It appears you all want quick changes only outwardly. You want to end wars immediately, with which most of us agree, but as long as there are divisions of nationalities, of religious beliefs with their dogmas, there must be conflict. Any form of division will breed antagonism and hatred. We want to change the surface of things without going to the very heart of the matter. The heart of the matter is education. It is the total understanding of man and not an emphasis on one fragment of his life - whether it be technology or earning a livelihood.

We see that you are not listening to all this. If one may point it out, all the enthusiasts for outward change always brush aside the more fundamental issues. "What you say may be so, but all that will take time and we haven't time now to be properly educated. We must change the structure first in order to have proper education."

The postponement of fundamental questions makes for a greater superficiality of life, of everyday existence, and leads to various forms of escape, including violence - escapes through so-called religions, through entertainment. We are not dividing the outer and the inner. We are concerned with the total movement of life and education is part of this. As it is now, in almost every country there is some sort of military service. Instead of that it should be part of education to work in the social field. But this too is not the fundamental issue.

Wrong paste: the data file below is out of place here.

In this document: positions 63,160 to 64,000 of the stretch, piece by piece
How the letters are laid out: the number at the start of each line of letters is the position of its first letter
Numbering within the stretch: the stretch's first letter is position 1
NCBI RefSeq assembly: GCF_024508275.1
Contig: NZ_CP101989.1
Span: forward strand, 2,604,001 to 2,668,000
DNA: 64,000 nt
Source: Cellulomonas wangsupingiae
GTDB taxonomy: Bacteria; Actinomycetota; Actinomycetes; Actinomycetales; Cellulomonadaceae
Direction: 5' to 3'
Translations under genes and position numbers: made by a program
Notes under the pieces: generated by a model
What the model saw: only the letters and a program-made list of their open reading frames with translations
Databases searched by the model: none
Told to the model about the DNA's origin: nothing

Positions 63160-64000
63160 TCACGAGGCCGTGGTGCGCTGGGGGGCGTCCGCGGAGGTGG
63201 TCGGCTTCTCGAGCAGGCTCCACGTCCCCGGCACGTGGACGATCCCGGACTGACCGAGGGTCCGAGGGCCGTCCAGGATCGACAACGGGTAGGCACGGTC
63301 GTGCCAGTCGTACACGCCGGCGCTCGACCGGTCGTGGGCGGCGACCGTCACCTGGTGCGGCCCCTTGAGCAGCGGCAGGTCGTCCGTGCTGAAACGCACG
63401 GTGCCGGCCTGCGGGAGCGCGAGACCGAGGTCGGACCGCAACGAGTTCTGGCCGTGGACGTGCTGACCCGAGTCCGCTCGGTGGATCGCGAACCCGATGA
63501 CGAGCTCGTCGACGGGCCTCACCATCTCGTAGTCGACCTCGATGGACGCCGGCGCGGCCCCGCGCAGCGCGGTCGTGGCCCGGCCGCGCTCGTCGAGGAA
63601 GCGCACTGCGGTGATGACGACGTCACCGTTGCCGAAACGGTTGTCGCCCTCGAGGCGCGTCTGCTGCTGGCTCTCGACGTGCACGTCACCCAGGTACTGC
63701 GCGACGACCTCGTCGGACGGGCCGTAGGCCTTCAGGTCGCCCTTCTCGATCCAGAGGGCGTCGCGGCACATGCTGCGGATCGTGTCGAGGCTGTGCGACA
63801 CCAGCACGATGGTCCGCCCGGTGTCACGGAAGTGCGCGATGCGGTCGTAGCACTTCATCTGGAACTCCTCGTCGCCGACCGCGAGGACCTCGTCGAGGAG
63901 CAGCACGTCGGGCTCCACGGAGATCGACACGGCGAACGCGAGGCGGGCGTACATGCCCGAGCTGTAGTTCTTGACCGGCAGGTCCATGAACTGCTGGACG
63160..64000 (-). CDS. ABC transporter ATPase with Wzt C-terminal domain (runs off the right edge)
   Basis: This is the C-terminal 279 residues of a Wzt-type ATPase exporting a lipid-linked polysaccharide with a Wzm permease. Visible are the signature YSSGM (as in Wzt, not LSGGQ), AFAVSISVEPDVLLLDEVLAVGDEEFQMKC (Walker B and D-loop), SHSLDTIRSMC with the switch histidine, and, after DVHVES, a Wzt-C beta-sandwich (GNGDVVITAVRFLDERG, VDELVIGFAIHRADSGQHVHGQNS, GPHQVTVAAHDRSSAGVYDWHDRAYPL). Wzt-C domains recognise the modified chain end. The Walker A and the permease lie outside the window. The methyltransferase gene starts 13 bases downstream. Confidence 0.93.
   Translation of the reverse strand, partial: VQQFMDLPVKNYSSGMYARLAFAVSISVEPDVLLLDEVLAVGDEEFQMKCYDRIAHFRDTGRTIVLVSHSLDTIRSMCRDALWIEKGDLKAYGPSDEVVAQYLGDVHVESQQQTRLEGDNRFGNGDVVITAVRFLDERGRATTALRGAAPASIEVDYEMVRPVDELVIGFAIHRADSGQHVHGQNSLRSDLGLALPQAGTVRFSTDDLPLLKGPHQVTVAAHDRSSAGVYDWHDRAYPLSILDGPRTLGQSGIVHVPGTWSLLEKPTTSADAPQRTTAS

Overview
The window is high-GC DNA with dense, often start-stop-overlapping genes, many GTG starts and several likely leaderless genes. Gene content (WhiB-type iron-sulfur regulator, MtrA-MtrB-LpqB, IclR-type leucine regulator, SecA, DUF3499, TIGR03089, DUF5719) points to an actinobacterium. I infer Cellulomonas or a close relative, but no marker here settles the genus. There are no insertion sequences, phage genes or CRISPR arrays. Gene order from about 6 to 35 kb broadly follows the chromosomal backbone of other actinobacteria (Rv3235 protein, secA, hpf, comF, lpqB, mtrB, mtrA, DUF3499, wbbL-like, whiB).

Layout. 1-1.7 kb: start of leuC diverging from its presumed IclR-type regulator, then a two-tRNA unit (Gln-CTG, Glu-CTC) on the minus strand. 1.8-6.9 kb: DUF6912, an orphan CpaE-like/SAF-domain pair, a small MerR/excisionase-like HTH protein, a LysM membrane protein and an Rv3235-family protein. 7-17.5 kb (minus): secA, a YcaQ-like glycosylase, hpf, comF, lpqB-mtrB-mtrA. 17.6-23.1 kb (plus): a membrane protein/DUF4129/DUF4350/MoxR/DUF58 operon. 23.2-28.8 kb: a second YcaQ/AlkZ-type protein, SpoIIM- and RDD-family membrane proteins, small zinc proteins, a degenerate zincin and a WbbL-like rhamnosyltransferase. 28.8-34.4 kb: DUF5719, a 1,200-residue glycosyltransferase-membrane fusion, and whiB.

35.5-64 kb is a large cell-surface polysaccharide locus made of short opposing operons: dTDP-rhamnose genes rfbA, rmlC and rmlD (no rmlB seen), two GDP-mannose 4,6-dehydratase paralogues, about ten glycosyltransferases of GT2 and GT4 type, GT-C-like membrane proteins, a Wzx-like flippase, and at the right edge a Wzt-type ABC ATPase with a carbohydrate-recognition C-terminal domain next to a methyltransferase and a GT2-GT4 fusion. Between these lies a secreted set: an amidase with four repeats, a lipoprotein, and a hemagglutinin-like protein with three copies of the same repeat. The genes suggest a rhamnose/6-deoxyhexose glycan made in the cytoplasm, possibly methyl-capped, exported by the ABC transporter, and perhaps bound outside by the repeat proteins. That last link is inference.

"You are not convincing me. You haven't shown me what to do and how to act in this murderous world."

We are not trying to convince you of anything. We are pointing to certain facts, certain truths which are neither yours nor mine. We are saying that to bring about a radical change in the social structure, fundamental questions must be answered; and in the very asking is the answer. The answer is the action; not in some distant future, but now. That is the greatest revolution. The greatest and the only revolution. To that you reply: we haven't time, we want to change the social structure immediately. If we may point it out, this reply is utterly immature. Man is not merely a social machine. He is concerned with love, concerned with sex, with fears. Yet without taking all that into account, you hope by transforming the scaffolding of the social structure to bring about a radical change. The activist is the extrovert. But what we are concerned with is neither extrovert nor introvert - which again is a very superficial division. What really concerns us is the change of the human mind. If this is not deeply understood, your revolution will be a reform and like every reform will need further reform.

"I'm bored with all this." A tall clean-shaven young man, in sloppy clothes spoke. "I'm not interested in this at all. But what does interest me - not as an escape - is really to find out what meditation is. Can we go into that?"